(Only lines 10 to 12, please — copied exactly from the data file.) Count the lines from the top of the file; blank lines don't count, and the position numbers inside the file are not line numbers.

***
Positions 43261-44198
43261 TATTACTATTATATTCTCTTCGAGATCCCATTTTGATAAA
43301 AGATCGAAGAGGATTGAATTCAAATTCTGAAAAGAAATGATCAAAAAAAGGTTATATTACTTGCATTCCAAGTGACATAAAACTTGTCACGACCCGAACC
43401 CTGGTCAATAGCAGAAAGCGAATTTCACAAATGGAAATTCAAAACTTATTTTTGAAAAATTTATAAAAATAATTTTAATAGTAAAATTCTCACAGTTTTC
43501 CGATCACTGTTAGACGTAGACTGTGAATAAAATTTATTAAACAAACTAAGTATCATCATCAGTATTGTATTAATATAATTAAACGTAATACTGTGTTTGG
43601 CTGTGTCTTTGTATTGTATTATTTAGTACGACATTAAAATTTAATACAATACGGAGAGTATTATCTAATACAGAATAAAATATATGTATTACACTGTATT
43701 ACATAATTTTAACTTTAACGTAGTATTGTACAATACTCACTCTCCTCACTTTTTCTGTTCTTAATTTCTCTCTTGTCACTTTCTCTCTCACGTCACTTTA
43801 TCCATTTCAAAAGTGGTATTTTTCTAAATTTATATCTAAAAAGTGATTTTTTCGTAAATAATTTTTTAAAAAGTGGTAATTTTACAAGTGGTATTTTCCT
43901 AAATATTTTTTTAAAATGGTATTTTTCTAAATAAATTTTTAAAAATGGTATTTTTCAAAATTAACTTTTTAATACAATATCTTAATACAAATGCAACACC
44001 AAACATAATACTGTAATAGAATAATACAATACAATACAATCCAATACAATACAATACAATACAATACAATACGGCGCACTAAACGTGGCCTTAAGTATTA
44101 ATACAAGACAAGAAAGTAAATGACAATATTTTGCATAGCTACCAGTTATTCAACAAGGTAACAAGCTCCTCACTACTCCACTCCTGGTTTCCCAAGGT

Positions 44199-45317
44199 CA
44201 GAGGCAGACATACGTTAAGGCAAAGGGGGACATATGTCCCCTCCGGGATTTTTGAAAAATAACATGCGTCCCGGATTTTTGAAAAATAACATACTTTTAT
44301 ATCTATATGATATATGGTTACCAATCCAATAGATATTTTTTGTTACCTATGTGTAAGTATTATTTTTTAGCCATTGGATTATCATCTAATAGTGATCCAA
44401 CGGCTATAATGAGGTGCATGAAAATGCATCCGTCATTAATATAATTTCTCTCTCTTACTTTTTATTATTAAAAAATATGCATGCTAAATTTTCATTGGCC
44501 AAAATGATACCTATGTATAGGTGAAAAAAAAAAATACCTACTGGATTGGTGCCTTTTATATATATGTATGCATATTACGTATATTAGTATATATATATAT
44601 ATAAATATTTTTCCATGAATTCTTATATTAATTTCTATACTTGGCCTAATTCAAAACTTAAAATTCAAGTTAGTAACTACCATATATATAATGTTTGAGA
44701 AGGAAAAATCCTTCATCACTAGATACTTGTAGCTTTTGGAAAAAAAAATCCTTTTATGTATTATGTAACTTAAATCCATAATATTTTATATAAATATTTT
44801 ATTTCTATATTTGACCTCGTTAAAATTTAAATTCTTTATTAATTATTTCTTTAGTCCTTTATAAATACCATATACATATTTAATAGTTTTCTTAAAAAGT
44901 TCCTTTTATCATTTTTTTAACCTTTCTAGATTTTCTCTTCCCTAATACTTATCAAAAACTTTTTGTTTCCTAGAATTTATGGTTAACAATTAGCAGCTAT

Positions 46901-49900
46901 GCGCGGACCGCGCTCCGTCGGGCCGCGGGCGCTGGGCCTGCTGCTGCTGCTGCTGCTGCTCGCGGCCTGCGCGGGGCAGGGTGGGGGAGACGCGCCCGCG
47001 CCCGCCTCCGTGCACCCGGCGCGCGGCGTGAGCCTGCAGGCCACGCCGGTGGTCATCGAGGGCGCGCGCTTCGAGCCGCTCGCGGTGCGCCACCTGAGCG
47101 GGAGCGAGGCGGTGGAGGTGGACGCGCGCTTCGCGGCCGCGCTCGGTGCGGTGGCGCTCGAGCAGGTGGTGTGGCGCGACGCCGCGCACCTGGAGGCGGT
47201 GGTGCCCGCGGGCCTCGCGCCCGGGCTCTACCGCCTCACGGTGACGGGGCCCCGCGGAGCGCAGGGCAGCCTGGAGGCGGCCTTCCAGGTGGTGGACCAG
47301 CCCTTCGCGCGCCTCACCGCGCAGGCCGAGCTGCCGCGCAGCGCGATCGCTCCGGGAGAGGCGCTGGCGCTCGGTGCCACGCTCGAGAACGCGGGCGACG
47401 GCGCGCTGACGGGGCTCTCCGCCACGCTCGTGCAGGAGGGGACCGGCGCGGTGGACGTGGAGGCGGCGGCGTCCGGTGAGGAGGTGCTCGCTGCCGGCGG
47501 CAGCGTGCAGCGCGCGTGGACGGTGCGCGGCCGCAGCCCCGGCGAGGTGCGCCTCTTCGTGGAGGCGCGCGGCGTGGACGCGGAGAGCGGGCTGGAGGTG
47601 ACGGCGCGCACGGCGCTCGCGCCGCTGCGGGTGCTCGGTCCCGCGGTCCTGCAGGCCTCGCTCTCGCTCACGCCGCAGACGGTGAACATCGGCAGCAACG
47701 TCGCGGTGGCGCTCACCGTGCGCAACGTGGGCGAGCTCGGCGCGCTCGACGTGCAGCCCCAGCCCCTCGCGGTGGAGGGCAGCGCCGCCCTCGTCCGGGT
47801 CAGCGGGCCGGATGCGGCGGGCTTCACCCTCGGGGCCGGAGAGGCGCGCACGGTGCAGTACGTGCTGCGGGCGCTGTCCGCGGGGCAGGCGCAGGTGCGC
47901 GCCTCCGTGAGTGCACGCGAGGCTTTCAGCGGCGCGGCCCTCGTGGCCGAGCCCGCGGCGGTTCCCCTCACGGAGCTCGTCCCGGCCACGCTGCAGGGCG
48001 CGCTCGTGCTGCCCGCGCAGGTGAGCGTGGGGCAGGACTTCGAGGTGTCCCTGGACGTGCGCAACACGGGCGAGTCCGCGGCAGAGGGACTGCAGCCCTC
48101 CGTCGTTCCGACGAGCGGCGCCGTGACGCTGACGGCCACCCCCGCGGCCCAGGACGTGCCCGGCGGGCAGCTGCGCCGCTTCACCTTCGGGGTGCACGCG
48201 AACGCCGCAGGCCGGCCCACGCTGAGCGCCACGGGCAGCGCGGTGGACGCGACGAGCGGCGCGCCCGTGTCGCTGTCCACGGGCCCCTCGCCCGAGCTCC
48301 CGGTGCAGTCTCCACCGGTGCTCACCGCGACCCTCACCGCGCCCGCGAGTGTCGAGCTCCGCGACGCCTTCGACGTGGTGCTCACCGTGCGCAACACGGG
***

44001 AAACATAATACTGTAATAGAATAATACAATACAATACAATCCAATACAATACAATACAATACAATACAATACGGCGCACTAAACGTGGCCTTAAGTATTA
44101 ATACAAGACAAGAAAGTAAATGACAATATTTTGCATAGCTACCAGTTATTCAACAAGGTAACAAGCTCCTCACTACTCCACTCCTGGTTTCCCAAGGT

Positions 44199-45317